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Added test-before-evict discipline in Addrman, feeler connections. #6355
These changes implement countermeasures 3 (feeler connections) and 4 (test-before-evict) suggested in our paper: "Eclipse Attacks on Bitcoin’s Peer-to-Peer Network".
The primary change is the creation of a feeler connection thread. Every 2 minutes this feeler thread launches one feeler connection, increasing the default number of max outgoing connections to 9. Feeler connections are very short lived and disconnect upon verifying the tested host is running bitcoind. Feeler connections exist only to test if the remote host to test is online. The feeler thread pulls the addresses to test from two sources:
Source 1. Tried table collisions.
Source 2. The new table.
See our paper for a full analysis of the benefits of these countermeasures.
We ran an instance with our changes for two days against our in house developed attack code to induce many collisions in the tried table. Under these conditions we used valgrind to look for memory leaks.
As we have made some cosmetic code changes since this test was run we are rerunning this test and will update this pull request when it is finished. We are launching several test nodes.
If you want to test my code, and you don't want to simulate a large number of incoming connections, you need to generate a bunch of collisions that would trigger feeler connections. The way to do this is to reduce the the number of buckets in tried to 1. (That way, every address inserted into tried will have a high probability (at least p=1/64) to be a collision.)
addrman_tests.cpp contains unit tests for the code I added to addrman. As a small side note, because addrman bucket placement depends on a randomly chosen seed (nKey) I needed to
Changes addrman to use the test-before-evict discipline in which an address is to be evicted from the tried table is first tested and if it is still online it is not evicted. Creates a new thread which tests if addresses are online or offline by briefly connecting to them. These short lived connections are referred to as feeler connections. Feeler connections have two purposes: First, to increase the number of addresses in tried, by selecting and connecting to addresses in new. Second, to implement the testing stage of the test-before-evict discipline. Adds tests to provide test coverage for these changes. This change was suggested as Countermeasure 3 and 4 in Eclipse Attacks on Bitcoin’s Peer-to-Peer Network, Ethan Heilman, Alison Kendler, Aviv Zohar, Sharon Goldberg. ePrint Archive Report 2015/263. March 2015.
We ran a node with these changes between July 9th to July 13th. We attempted to connect to our node 1375078 times (not all connections succeeded due to connection exhaustion) from 16384 district IP addresses (256 IPs per group, 64 groups using the unallocated prefix 249\8). Both the output file and valgrind are nominal.
Abstracts from the output:
We are connecting from 249\8 and running on testnet. We can see here bitcoin swapping an offline address for a recently connected address.
@laanwj I've been auditing/fuzzing the existing network code and slowing adding unittests for net/addrman to establish a behavior baseline and make unittesting of this feature easier. See #6720, #7212, #7291, #7696
I'm currently planning on breaking this commit into two commits (feeler connections and test-before-evict) and testing them independently. My current roadmap is:
I have found some other minor bugs in the networking code, I'm trying to figure out if I should prioritize them over this.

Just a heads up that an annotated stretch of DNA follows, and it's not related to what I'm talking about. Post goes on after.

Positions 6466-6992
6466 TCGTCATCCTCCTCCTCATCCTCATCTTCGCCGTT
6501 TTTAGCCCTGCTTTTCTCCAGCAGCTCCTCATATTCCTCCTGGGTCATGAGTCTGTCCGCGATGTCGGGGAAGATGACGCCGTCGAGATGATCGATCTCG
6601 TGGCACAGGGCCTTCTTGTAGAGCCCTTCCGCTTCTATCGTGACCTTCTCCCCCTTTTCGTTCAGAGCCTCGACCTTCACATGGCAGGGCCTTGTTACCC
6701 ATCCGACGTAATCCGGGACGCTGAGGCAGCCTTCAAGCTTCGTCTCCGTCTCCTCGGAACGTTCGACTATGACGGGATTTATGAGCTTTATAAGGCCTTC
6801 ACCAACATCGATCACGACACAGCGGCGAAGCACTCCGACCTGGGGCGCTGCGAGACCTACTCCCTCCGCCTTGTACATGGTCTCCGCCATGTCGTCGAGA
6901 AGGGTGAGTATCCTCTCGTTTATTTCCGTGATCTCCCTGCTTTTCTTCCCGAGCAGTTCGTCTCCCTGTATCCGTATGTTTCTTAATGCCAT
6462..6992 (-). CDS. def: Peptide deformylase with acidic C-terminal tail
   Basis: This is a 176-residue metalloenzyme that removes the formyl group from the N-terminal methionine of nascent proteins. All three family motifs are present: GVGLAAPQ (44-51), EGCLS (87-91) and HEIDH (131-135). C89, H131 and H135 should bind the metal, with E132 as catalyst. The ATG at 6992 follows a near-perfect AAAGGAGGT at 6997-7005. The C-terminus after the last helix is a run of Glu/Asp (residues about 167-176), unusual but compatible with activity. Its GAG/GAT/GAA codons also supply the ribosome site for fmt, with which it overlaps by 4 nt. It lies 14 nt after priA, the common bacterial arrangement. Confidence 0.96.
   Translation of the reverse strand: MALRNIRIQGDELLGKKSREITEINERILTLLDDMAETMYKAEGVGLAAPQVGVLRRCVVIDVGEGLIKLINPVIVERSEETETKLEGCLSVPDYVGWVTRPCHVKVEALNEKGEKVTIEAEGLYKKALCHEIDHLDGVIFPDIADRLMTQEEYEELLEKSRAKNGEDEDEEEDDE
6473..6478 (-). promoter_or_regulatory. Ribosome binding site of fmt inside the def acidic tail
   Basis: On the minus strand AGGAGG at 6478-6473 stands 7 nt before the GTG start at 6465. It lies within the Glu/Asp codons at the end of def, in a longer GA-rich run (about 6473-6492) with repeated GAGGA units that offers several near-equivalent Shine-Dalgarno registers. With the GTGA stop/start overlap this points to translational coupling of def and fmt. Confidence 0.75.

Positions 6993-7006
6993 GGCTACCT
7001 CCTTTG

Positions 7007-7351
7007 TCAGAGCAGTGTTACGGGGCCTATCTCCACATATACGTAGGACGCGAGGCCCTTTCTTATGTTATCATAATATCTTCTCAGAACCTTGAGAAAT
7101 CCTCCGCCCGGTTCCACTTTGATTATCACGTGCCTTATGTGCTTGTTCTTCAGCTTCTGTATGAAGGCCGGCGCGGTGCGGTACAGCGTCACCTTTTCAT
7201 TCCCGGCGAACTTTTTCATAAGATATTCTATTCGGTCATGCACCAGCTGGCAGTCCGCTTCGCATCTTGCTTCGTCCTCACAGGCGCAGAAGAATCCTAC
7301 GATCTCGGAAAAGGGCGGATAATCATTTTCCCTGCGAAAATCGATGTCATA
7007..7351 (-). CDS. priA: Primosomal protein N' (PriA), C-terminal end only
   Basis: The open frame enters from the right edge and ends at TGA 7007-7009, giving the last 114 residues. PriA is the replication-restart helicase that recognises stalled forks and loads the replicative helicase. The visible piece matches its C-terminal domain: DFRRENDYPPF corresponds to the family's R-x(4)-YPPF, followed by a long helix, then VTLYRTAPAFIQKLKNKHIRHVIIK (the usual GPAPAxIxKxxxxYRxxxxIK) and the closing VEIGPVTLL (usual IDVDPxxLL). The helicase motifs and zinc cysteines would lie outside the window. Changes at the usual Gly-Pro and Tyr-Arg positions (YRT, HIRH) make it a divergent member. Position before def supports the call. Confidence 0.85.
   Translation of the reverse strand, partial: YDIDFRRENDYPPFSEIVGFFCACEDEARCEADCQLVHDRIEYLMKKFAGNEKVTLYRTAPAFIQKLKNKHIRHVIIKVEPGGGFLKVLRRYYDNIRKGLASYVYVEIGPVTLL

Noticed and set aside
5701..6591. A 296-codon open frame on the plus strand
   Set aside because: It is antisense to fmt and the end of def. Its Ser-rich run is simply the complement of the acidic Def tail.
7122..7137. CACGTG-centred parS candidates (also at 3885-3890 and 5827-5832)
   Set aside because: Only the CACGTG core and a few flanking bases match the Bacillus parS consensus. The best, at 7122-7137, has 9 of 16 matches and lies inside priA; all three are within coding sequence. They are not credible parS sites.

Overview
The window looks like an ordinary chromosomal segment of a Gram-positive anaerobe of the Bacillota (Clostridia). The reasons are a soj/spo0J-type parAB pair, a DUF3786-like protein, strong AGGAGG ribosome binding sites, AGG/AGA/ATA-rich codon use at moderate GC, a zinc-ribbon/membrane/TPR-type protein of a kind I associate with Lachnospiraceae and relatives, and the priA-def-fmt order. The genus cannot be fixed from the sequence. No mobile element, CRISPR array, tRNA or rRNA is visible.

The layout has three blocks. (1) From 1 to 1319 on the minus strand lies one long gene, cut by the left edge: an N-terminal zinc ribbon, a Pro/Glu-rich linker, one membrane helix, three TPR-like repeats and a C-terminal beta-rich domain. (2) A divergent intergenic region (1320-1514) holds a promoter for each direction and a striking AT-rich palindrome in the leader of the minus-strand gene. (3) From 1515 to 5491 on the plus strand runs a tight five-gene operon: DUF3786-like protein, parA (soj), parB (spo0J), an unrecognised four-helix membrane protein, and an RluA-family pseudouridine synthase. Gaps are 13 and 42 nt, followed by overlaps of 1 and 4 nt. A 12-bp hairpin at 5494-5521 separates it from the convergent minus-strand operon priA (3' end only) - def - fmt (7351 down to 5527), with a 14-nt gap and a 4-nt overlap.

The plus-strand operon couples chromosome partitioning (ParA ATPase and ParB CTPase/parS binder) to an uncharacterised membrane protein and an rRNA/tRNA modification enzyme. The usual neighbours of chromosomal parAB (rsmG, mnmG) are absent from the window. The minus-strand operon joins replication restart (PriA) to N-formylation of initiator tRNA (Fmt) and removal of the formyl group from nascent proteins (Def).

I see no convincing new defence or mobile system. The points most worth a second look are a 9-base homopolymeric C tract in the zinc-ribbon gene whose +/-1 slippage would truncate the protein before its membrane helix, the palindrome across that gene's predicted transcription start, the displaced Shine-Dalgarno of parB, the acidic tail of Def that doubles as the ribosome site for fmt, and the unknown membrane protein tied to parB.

e68172e Add test-before-evict discipline to addrman (Ethan Heilman) Pull request description: This change implement countermeasures 3 (test-before-evict) suggested in our paper: ["Eclipse Attacks on Bitcoin’s Peer-to-Peer Network"](http://cs-people.bu.edu/heilman/eclipse/). # Design: A collision occurs when an address, addr1, is being moved to the tried table from the new table, but maps to a position in the tried table which already contains an address (addr2). The current behavior is that addr1 would evict addr2 from the tried table. This change ensures that during a collision, addr1 is not inserted into tried but instead inserted into a buffer (setTriedCollisions). The to-be-evicted address, addr2, is then tested by [a feeler connection](#8282). If addr2 is found to be online, we remove addr1 from the buffer and addr2 is not evicted, on the other hand if addr2 is found be offline it is replaced by addr1. An additional small advantage of this change is that, as no more than ten addresses can be in the test buffer at once, and addresses are only cleared one at a time from the test buffer (at 2 minute intervals), thus an attacker is forced to wait at least two minutes to insert a new address into tried after filling up the test buffer. This rate limits an attacker attempting to launch an eclipse attack. # Risk mitigation: - To prevent this functionality from being used as a DoS vector, we limit the number of addresses which are to be tested to ten. If we have more than ten addresses to test, we drop new addresses being added to tried if they would evict an address. Since the feeler thread only creates one new connection every 2 minutes the additional network overhead is limited. - An address in tried gains immunity from tests for 4 hours after it has been tested or successfully connected to. # Tests: This change includes additional addrman unittests which test this behavior. I ran an instance of this change with a much smaller tried table (2 buckets of 64 addresses) so that collisions were much more likely and observed evictions. ``` 2016-10-27 07:20:26 Swapping 184.108.40.206:8333 for 220.127.116.11:8333 in tried table 2016-10-27 07:20:26 Moving 18.104.22.168:8333 to tried ``` I documented tests we ran against similar earlier versions of this change in #6355. # Security Benefit This is was originally posted in PR #8282 see [this comment for full details](#8282 (comment)). To determine the security benefit of these larger numbers of IPs in the tried table I modeled the attack presented in [Eclipse Attacks on Bitcoin’s Peer-to-Peer Network](https://eprint.iacr.org/2015/263). ![attackergraph40000-10-1000short-line](https://cloud.githubusercontent.com/assets/274814/17366828/372af458-595b-11e6-81e5-2c9f97282305.png) **Default node:** 595 attacker IPs for ~50% attack success. **Default node + test-before-evict:** 620 attacker IPs for ~50% attack success. **Feeler node:** 5540 attacker IPs for ~50% attack success. **Feeler node + test-before-evict:** 8600 attacker IPs for ~50% attack success. The node running feeler connections has 10 times as many online IP addresses in its tried table making an attack 10 times harder (i.e. requiring the an attacker require 10 times as many IP addresses in different /16s). Adding test-before-evict increases resistance of the node by an additional 3000 attacker IP addresses. Below I graph the attack over even greater attacker resources (i.e. more attacker controled IP addresses). Note that test-before-evict maintains some security far longer even against an attacker with 50,000 IPs. If this node had a larger tried table test-before-evict could greatly boost a nodes resistance to eclipse attacks. ![attacker graph long view](https://cloud.githubusercontent.com/assets/274814/17367108/96f46d64-595c-11e6-91cd-edba160598e7.png) Tree-SHA512: fdad4d26aadeaad9bcdc71929b3eb4e1f855b3ee3541fbfbe25dca8d7d0a1667815402db0cb4319db6bd3fcd32d67b5bbc0e12045c4252d62d6239b7d77c4395